In 1950, Philip S. Hench and his co-workers Edward Kendall and Tadeus Reichstein received the Nobel Prize for medicine for their landmark discovery of glucocorticoids and the beneficial effects in rheumatoid arthritis (RA). Since that time, glucocorticoids have become one of the most commonly prescribed classes of drugs in all of medicine, although many issues about optimal use remain surprisingly unknown. This article summarizes the current knowledge on the mode of action of glucocorticoids and highlights approaches to improve the risk–benefit ratio of these important drugs, as well as the development of novel glucocorticoids or glucocorticoid receptor ligands. In this regard, the focus of this discussion will be on a new concept in drug administration termed chronotherapy with modified-release (MR) prednisone for the treatment of RA.
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Explore This IssueJanuary 2011
Glucocorticoids’ Mode of Action
As shown in extensive studies in vivo and in vitro, glucocorticoids mediate their antiinflammatory and immunosuppressive effects by four different mechanisms that, unfortunately, also produce their serious adverse effects. These mechanisms include:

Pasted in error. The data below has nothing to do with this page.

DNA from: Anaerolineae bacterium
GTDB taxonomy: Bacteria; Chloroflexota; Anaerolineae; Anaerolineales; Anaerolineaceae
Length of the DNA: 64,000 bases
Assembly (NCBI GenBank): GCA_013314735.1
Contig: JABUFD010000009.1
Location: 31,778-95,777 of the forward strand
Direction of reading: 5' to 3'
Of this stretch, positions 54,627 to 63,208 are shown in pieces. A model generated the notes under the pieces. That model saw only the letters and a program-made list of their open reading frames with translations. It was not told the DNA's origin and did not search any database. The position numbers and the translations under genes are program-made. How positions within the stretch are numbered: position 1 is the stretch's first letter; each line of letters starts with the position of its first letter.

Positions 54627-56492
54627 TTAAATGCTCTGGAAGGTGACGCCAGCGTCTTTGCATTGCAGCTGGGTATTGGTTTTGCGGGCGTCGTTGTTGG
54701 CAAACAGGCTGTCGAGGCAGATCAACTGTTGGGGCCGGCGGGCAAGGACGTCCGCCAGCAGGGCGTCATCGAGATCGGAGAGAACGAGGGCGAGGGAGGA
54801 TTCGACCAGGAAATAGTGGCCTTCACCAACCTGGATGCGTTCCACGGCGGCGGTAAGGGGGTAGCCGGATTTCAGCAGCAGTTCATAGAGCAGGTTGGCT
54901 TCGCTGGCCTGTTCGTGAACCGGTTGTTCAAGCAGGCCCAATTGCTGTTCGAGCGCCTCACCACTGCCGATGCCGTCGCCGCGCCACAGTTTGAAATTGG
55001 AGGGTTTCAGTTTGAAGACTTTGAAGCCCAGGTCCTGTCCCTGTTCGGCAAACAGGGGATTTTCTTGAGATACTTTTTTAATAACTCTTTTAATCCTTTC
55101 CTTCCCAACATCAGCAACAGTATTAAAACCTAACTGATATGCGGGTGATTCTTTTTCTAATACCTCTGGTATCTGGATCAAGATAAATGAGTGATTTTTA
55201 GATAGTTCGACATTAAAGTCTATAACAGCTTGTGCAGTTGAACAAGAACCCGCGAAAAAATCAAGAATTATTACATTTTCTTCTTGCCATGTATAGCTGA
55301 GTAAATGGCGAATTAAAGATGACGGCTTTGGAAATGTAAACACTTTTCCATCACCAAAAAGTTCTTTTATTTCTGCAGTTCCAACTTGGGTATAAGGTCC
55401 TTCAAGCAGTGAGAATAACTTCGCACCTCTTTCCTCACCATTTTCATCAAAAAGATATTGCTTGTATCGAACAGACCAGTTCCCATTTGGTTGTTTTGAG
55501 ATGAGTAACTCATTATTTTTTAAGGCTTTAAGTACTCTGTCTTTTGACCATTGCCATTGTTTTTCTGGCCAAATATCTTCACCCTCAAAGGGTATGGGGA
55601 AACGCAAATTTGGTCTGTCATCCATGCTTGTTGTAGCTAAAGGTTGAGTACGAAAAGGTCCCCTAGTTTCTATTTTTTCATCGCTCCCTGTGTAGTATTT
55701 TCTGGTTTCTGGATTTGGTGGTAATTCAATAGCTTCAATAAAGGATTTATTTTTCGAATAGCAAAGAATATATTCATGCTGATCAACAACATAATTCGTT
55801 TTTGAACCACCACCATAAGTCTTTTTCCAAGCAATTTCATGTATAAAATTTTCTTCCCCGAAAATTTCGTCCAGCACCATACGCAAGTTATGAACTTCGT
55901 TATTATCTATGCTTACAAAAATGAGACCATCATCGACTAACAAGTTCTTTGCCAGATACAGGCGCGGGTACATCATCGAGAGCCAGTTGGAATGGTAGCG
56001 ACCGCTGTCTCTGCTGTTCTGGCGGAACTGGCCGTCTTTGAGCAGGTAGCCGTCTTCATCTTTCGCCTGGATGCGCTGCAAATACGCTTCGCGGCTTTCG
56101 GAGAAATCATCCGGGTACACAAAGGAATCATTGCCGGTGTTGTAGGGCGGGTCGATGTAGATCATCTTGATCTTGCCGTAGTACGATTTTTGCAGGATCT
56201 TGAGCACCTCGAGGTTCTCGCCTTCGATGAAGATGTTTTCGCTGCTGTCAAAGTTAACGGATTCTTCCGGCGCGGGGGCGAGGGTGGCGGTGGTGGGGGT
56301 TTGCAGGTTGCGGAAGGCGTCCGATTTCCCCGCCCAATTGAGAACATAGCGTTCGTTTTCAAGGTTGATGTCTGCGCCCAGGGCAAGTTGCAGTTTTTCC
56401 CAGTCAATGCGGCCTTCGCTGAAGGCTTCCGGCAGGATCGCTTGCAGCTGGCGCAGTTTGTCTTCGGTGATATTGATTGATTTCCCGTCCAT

- The classical genomic mechanism resulting from activation of the cytosolic glucocorticoid receptor (cGCR);
- Secondary nongenomic effects initiated by the cGCR;
- Membrane-bound glucocorticoid receptor (mGCR)– mediated nongenomic effects; and
- Nonspecific, nongenomic effects caused by interactions with cellular membranes.1-3
Each of these mechanisms will be considered in turn.
Glucocorticoid Mechanisms of Action
Classical genomic mechanism: The term classical genomic refers to the most important mechanism of glucocorticoid action that results in changes in gene expression via transactivation and transrepression. This mechanism involves passage of glucocorticoid molecules through the plasma membrane, high-affinity binding of these molecules to the inactive cGCR, formation of the activated glucocorticoid/cGCR complex, and translocation of the complex into the nucleus. The term transactivation refers to transcriptional transactivation by binding of a dimerized glucocorticoid receptor (GR) protein complex to the promoter of glucocorticoid-regulated genes, ultimately leading to upregulated synthesis of certain regulatory proteins. The interference with the activity of (proinflammatory) transcription factors (such AP1, NF-қB, or IRF-3) by GR monomers is called transrepression and leads to the down-regulation of (proinflammatory) protein synthesis. It should be stressed that these processes require time to occur—30 minutes or more pass before significant changes are recognized in regulator protein concentrations. It usually takes hours or days before changes on a cell, tissue, or organ level become evident. In contrast, nongenomic effects occur rapidly, within seconds or minutes.